Principles of therapeutic communication every nurse should master


If you ever visit to a hospital in connection with some health related problems, the first person you meet there and probably the last person you will meet while returning from the hospital would be none other than the nurse.  Thus, it becomes imperative for the nurse to communicate with the person or prospective patient, extend care and assistance during his or her stay in the hospital environment and help that patient leave the hospital back as a person.

The interaction between the nurse and the patient, which results in a beneficial outcome for the patient, is what, in nursing parlance, is referred to as Therapeutic Communication. The primary goal of therapeutic communication is to make the patient feel and realize that he or she is being taken care of and the pain, agony or feelings of the patient are well understood and adequately addressed through treatment, care and assistance.

Therapeutic communication is not the same as social interaction or other forms of verbal communication exchanged between any two or more persons.  The communication between the nurse and the patient has the purpose and vision – care and assistance for the patient – and hence it is essential that the principles of therapeutic communication be mastered by the nurses.  Another notable aspect of therapeutic communication is that it is non-judgmental.

Care and assistance to the patient is the primary goal of therapeutic communication and gaining skill and expertise over this important aspect requires a nurse to follow some basic principles of therapeutic communication.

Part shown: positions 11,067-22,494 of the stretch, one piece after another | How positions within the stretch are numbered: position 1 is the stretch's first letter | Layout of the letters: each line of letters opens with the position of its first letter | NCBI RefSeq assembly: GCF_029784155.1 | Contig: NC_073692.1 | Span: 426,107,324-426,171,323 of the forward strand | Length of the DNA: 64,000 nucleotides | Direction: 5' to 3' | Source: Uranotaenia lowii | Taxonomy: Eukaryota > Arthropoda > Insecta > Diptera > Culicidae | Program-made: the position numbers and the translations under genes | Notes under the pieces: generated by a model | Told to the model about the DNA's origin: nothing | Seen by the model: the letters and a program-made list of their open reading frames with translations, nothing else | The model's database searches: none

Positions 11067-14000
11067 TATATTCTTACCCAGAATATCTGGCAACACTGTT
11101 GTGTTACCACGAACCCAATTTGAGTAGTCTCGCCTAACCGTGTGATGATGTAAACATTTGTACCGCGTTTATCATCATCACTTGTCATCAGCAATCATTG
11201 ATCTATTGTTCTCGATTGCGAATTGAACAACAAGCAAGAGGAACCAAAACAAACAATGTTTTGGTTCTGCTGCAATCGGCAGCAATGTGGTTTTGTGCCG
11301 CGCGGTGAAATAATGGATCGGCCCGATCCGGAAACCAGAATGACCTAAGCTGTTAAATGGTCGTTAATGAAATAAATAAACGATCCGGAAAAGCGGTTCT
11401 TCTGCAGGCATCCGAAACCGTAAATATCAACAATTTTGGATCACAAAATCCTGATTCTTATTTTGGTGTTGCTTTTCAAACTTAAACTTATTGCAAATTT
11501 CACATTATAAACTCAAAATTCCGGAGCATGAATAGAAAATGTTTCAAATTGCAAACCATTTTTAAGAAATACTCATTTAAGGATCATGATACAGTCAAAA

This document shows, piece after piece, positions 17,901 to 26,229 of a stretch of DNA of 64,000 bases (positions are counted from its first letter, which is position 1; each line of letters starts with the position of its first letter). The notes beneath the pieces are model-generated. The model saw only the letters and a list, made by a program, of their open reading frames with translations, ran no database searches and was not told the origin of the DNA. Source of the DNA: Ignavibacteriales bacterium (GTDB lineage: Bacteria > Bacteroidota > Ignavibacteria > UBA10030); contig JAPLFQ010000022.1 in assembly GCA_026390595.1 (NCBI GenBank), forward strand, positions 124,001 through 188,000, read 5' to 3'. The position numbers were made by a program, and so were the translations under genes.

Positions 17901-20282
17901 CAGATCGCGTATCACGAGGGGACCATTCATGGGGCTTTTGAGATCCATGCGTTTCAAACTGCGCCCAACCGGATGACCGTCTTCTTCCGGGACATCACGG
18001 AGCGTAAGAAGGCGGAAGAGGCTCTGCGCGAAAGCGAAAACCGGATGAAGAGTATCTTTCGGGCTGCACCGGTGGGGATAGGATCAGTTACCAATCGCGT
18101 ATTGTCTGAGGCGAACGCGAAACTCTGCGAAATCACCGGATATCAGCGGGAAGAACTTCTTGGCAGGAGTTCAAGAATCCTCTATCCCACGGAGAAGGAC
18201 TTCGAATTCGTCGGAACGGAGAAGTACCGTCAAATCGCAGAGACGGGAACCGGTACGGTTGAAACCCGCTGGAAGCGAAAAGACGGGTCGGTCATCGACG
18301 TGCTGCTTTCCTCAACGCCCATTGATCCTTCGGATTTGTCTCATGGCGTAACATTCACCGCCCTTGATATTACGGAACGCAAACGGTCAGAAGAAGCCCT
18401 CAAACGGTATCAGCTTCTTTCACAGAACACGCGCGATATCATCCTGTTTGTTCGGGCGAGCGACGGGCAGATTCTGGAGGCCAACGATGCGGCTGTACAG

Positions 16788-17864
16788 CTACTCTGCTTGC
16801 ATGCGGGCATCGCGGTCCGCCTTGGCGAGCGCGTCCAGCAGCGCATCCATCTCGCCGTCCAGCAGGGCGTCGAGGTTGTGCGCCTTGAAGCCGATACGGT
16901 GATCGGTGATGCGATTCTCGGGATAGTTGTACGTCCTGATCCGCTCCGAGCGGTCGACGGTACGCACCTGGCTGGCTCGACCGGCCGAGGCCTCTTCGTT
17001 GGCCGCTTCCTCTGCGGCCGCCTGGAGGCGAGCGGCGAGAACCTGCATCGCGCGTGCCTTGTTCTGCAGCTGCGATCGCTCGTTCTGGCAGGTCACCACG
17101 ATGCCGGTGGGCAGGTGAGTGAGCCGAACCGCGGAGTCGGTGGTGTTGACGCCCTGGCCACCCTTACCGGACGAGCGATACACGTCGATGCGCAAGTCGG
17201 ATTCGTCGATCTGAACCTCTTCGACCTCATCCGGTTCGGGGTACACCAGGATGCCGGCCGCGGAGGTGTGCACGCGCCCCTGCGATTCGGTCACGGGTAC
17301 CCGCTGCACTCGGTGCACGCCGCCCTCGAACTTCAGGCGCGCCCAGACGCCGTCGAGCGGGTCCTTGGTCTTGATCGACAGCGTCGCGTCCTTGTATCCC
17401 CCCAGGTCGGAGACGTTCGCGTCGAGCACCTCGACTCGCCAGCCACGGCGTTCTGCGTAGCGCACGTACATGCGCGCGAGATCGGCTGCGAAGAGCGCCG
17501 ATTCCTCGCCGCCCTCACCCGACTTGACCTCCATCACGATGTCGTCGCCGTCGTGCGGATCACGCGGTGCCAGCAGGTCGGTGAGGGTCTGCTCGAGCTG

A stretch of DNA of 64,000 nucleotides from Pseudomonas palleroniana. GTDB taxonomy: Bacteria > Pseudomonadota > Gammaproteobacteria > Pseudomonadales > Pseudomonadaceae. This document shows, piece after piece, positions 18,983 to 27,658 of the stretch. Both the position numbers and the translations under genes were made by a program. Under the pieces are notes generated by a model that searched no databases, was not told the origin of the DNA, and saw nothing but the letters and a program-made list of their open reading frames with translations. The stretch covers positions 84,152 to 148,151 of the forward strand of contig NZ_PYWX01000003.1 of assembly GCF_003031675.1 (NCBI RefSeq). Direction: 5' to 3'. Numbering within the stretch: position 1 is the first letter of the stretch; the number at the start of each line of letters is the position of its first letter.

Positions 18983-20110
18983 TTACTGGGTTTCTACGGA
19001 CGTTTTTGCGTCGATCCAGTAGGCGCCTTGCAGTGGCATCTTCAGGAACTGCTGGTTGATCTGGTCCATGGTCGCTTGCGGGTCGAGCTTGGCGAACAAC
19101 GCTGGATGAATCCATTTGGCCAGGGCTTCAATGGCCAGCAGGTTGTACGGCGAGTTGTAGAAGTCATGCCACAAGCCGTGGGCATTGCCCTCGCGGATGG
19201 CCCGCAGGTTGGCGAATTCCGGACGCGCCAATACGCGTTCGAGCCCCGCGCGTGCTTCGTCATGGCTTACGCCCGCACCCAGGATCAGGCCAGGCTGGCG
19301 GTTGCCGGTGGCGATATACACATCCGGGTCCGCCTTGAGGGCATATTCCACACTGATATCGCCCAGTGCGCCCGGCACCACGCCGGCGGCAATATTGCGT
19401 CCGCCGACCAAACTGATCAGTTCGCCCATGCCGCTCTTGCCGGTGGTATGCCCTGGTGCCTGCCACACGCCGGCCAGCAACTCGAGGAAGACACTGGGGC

1. The nurse should ensure that he or she interacts with the patient at a suitable time where the patient is comfortable discussing with the nurse. If the patient had just undergone some treatment and feeling a bit tired, probably due to the impact of medication, then the nurse should not disturb the patient with discussion related to his or her health.
  2. The nurse should also bear in mind the physical environment in which the patient is placed and ensure that there is adequate privacy around so that the communication can be effective between the patient and the nurse.  If there were visitors to the patient around the bedside, then he or she might show some uneasiness discussing with the nurse.  The atmosphere or environment should be better so that it encourages the patient to speak with openness with the nurse.
  3. Before beginning the conversation, the nurse should make it clear to the patient the purpose of the interaction.  This will make it clear for the patient and, having realized that it is related to his or her health care and assistance, he or she will more likely cooperate and provide the required information.
  4. One of the most important aspects of therapeutic communication on behalf of the nurse is to be non-judgmental.  In other words, the nurse should accept what the patient says, “As it is” without passing on any personal judgments.  The nurse should be aware of his or her own biases and should not allow his or her biased vision to intervene with what the patient has to say.   The nurse can extend best possible care and assistance only and only when he or she accepts the patient’s remarks and understands what the patient says, keeping his or her judgment or bias under control.
  5. The nurse should be an active listener in therapeutic communication.  In other words, he or she should correctly interpret and understand what the patient conveys during the conversation.  The nurse should ensure this by repeating what the patient has said and providing an opportunity to the patient to confirm what he or she had said about the problems.  This is a hallmark of active listening and every nurse should be active listeners.

These are some of the basic principles of therapeutic communication every nurse should master and gain expertise.